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May 30, 2012
Harbaugh: perception that 49ers pursued Manning is "phony"

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Jim Harbaugh today buried the lead. As his 13-minute group session with reporters was winding down, he -- out of the blue -- said he wanted to clarify a misperception that he's been seeing since March: That the 49ers were pursuing then-free agent quarterback Peyton Manning, who narrowed his options to the 49ers, the Titans and his ultimate choice, the Broncos.

"It's an erroneous perception that we were flirting with Peyton Manning. I keep hearing that over and over again," Harbaugh said. "It's silly, and it's untrue. It's phony. Even the perception that we were pursuing him ... we were evaluating him. I've said all along, Alex Smith has been our quarterback. There's been no scenario, other than Alex choosing to sign with another team, that we would have considered him not as our quarterback."

Two months ago, free agency had gotten underway and the 49ers still hadn't signed Smith despite the fact that Smith, coming off his best season in seven years, said he wanted to be back and the 49ers also wanted to return. While Manning was deliberating on his landing spot, Smith made the only free-agent visit of his career, to Miami. He also had planned a trip to Seattle, but the Seahawks signed free agent Matt Flynn instead.

Smith on Wednesday dismissed the Miami trip. "That's what free agency is," he said. And he said that he would have competed with Manning had the 49ers signed him. "I certainly felt like this was my job to compete for, no question," Smith said. "I felt like what we accomplished last year - that I deserved that."

Smith ultimately settled for a three-year deal worth $24 million. The 49ers, however, easily could part ways with Smith after this season, making the deal essentially a one-year contract.

Smith said that Harbaugh kept him informed of the team's thought process throughout and that he knew about the trip Harbaugh and offensive coordinator Greg Roman made to Duke University to watch Manning throw the ball.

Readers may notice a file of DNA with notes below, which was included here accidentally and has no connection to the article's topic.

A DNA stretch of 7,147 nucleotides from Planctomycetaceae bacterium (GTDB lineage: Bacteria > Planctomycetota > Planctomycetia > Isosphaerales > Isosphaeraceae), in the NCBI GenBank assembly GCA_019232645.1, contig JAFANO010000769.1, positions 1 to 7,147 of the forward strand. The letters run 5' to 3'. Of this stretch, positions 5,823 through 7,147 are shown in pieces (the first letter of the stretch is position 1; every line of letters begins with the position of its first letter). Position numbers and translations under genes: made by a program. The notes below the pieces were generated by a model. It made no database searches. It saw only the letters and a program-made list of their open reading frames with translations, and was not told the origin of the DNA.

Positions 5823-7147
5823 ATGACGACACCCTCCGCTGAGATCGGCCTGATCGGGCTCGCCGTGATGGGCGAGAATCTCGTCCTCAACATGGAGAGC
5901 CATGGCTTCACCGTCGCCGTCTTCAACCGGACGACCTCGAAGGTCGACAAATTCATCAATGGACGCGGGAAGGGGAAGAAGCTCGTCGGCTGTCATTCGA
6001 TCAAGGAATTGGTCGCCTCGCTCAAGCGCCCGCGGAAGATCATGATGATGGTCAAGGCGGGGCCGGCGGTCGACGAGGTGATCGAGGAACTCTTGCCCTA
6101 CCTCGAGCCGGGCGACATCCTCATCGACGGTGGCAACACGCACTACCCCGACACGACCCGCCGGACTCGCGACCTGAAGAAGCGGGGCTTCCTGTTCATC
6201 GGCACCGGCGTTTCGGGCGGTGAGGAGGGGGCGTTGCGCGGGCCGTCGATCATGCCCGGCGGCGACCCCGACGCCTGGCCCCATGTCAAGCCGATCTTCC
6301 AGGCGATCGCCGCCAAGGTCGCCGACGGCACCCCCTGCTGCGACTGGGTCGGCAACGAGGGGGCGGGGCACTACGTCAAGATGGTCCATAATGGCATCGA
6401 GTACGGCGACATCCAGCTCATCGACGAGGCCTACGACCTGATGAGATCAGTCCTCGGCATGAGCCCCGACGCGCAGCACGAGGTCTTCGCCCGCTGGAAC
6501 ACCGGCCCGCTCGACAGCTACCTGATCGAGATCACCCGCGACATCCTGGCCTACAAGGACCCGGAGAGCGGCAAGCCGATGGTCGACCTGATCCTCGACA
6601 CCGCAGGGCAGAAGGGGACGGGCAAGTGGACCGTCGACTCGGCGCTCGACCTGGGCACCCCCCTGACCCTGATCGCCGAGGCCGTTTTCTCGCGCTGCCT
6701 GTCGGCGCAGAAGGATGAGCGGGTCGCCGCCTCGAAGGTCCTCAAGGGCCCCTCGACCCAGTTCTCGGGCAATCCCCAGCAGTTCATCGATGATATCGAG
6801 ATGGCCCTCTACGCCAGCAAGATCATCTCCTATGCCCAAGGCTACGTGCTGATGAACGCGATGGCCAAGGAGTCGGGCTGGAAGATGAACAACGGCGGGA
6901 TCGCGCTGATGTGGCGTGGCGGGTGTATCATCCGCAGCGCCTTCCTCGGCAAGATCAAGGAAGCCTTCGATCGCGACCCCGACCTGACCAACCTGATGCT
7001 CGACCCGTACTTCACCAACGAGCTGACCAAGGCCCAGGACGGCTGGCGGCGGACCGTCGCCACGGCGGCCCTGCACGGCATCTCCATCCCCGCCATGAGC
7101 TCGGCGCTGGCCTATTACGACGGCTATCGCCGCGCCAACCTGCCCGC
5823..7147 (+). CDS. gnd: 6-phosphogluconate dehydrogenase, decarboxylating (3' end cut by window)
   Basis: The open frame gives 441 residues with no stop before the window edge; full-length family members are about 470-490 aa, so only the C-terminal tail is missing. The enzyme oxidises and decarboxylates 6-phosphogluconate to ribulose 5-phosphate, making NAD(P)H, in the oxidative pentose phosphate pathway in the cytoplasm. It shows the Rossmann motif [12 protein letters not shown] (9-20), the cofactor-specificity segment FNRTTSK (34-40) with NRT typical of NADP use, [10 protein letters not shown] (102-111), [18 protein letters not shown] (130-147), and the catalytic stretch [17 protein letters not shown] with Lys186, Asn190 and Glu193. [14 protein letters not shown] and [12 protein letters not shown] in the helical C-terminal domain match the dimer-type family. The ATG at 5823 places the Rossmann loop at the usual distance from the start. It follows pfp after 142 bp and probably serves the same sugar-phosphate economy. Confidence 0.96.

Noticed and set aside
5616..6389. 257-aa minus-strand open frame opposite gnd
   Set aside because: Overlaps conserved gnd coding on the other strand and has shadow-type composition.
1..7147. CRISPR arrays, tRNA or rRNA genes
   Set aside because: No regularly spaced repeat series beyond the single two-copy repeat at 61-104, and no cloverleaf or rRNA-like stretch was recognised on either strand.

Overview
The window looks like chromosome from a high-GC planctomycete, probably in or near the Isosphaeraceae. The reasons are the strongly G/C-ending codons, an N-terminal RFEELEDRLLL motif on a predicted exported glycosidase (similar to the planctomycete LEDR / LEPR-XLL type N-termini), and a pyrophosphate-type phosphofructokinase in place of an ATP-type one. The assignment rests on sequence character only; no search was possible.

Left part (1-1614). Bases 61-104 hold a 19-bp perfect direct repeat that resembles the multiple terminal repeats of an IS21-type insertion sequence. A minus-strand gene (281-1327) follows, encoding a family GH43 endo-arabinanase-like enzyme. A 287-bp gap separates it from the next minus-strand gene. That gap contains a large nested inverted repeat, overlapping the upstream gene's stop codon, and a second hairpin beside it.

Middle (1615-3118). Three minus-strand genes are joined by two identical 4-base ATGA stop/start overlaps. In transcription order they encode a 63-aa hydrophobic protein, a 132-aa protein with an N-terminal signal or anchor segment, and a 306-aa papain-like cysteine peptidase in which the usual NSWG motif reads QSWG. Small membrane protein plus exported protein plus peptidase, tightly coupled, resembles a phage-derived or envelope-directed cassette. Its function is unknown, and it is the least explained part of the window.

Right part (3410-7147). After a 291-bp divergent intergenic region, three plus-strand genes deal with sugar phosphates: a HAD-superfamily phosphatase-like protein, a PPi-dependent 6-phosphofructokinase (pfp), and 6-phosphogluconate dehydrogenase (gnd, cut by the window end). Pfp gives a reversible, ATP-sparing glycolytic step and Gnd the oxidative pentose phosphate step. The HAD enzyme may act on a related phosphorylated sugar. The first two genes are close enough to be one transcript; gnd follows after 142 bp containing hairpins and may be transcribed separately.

Harbaugh implied that the 49ers ultimately would have had difficulty signing Manning. "Now, were we out there seeing, evaluating if we could have them both? Heck ya," Harbaugh said. "You evaluate that, you eliminate that. Further evidence - we would not have given any player that was out there in free agency a sixth of our salary cap and let six or seven of our own guys go. Hopefully that sets the record straight."

However, the 49ers knew what Manning's asking price would be all along. Furthermore, they did not pull out of the running for Manning until Manning called Harbaugh and told him he was choosing the Broncos. "That's accurate," Harbaugh said. "Like I said. He chose the Denver Broncos, and I wish him well."

According to a source who was accurate throughout the Manning saga, it was Manning who contacted the 49ers and expressed interest. In fact, Manning contacted two teams, the 49ers and the Texans. The Texans ultimately chose not to pursue the free agent quarterback. The 49ers, meanwhile, flew to North Carolina to begin what Harbaugh is now calling "an evaluation."

"We thought that was a critical thing to do," he said. "He's (Manning) coming off of a season where he's injured and he didn't play. He's going to be a fine player in the National Football League. And he made the best decision for himself, going to the Denver Broncos. We wish him nothing but success."

Asked if the 49ers would have been unable to fit Manning under the salary cap, Harbaugh said: "It's not your right or anybody else's right to know exactly what those implications would have been. But you can understand. We weren't .... The best fit for us was Alex Smith. And we weren't going to give up a sixth of our salary cap to anybody. Because we like six or seven of the guys we've got on our current team that much."

So why would Harbaugh resurrect this story two and a half months later and do so unprompted? That's anyone's guess. Maybe he read something on the subject - on Twitter, perhaps -- and truly wanted to set the record straight. Or maybe he felt he needed to reassure Smith, who certainly doesn't seem as if he needs any reassurance.

Or maybe he's merely gearing up for the season by getting into we-are-family mode.

"Alex Smith is our quarterback, was our quarterback and we had every intention of bringing him back," Harbaugh said. "There would be no circumstance that we would have let Alex Smith go."

-- Matt Barrows



MATTHEW BARROWS

Matt was born in Blacksburg, Va., and attended the University of Virginia. He graduated in 1995, went to Northwestern for a journalism degree a year later, and got his first job at a South Carolina daily in 1997. He joined The Bee as a Metro reporter in 1999 and started covering the 49ers in 2003. His favorite player of all time is Darrell Green.

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